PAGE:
Does good character really matter? Is telling the truth important when a lie will avert punishment or help you gain status and wealth? Are personal ethics a benefit or impediment for those trying to climb the corporate ladder? In the real world, does the end justify the means?
These are questions that humans have asked for centuries, but they’re especially significant today as many wonder whether the values and morals that have historically governed human behavior are still relevant in a cutthroat society.
A review of historical figures might suggest that character — the set of morals and beliefs that influence how we interact with others and feel about ourselves — seems to have little effect on people’s ability to gain fame, wealth, or power. In fact, quite the opposite is sometimes true:
Adolph Hitler, Joseph Stalin, and Ayatullah Khomeini have all appeared on the cover of Time magazine as “Person of the Year,” despite causing millions of deaths and unfathomable hardship for their countrymen.
Political leaders regularly lie to their constituents and pad their wallets by selling their votes to the highest bidder.
Corporate CEOs eliminate or reduce benefits that affect thousands of workers to add an extra dime to quarterly earnings per share while boosting their own income to historically high levels.
Yet while a lack of character might allow the rise of despots, egotists, and ruthless men and women from time to time, history has proved time and again that such leaders ultimately fail. As Harvard Business Review puts it, “Hubris and greed have a way of catching up with people, who then lose the power and wealth they’ve so fervently pursued.”
What is your opinion of America’s elementary and secondary schools? A 2018 Pew Research poll found that improving the nation’s educational system was ranked second on the priorities of the American public, slightly behind defending against terrorism and ahead of strengthening the economy. The angst represented in the poll findings reflects the perception that public schools are failing, threatening the prosperity and security of the nation.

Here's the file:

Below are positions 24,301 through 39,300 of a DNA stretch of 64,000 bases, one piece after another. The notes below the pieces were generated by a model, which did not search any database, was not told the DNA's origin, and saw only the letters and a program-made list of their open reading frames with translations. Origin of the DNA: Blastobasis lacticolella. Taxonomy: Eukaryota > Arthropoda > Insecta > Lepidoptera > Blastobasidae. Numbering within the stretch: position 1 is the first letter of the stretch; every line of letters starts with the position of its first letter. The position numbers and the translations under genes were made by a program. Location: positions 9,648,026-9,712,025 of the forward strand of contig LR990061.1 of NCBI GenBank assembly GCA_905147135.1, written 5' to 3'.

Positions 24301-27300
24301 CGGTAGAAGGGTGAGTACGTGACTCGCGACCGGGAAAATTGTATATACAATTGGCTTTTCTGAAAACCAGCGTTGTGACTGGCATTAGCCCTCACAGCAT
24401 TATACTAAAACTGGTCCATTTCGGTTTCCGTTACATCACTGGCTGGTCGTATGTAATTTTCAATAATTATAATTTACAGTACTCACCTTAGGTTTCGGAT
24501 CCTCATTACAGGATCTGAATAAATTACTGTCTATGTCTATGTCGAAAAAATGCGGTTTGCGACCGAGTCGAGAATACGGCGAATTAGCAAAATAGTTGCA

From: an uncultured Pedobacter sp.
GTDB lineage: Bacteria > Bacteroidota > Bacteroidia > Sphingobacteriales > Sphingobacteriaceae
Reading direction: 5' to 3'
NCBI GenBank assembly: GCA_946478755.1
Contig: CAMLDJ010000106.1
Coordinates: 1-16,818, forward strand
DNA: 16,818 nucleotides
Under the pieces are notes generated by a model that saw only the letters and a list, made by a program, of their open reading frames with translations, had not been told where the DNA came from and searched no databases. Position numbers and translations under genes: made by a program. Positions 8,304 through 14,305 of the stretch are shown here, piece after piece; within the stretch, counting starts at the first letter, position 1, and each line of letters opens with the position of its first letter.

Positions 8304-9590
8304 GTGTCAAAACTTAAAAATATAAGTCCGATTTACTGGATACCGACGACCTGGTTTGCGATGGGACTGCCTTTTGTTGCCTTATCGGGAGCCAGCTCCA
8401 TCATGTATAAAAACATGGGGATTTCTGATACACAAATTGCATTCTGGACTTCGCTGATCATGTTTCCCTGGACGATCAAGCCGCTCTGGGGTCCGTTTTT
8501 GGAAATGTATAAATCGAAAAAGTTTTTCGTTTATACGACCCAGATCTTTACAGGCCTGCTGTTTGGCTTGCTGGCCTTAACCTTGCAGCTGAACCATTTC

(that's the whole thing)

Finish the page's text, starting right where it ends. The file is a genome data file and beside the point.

The American public school system has been under attack since the mid-1970s and the emergence of the Back to Basics education movement. Critics of the schools advocated that a return to a focus on the three “Rs”— reading, ‘riting, and ‘rithmetic — would restore public education to its historical standing as “the best schools in the world.” In the years since, school administrators, teachers, and students have experienced numerous attempts to improve education results and save money.
One approach — allowing students to transfer from public to private schools with public financial assistance — has become the battleground over the future of the traditional public school systems in the country. The war is being fought in media, public meetings, and state legislatures by opposing coalitions:
Dissatisfied Parents, Fiscal Conservatives, Over-Taxed Homeowners, and Employers. These groups often assert that introducing free market options in education through choice will produce better outcomes.
Parents who Favor Public Schools and the Education Community. Teachers, administrators, educational policy leaders typically claim with equal fervor that allowing school choice will destroy public education, ending the opportunity for middle- and low-income students to compete against a favored white, upper-class minority successfully.
Both sides are guilty of half-truths, misrepresentations, and exaggeration in the pursuit of their objectives. Choosing the right solutions to improve the education of the nation’s young requires an understanding and agreement about the current state of the educational system, and of the better alternatives to improve its outcomes.
America’s Public School System
Federal and State Roles
The authors of the U.S. Constitution left the responsibility of regulating public education to each of the individual states. Accordingly, each state maintains the public school system within its borders establishing attendance requirements, curriculum, teaching methods, textbook materials, and graduation requirements. Excluding Hawaii and its single, statewide school district, the states share power and implement their education policies through local school boards in geographically-distinct school districts.
Taking an annual vacation is important. Excessive work hours and days lead to burnout, reduced employee engagement, higher absenteeism, lower production, and higher costs. A 2016 Harvard Business Review article notes that employees who took more than 10 vacation days per year were almost twice as likely to receive a raise or bonus within three years.
Yet despite the benefits, nearly one-half of Americans did not take a vacation in 2017, often citing the high cost of travel as the primary reason. Recognizing the need for an affordable vacation, managers of many destination resorts have added an “all-inclusive” option to their offerings, allowing visitors to pay a single price for a room, meals, and other amenities while at the resort.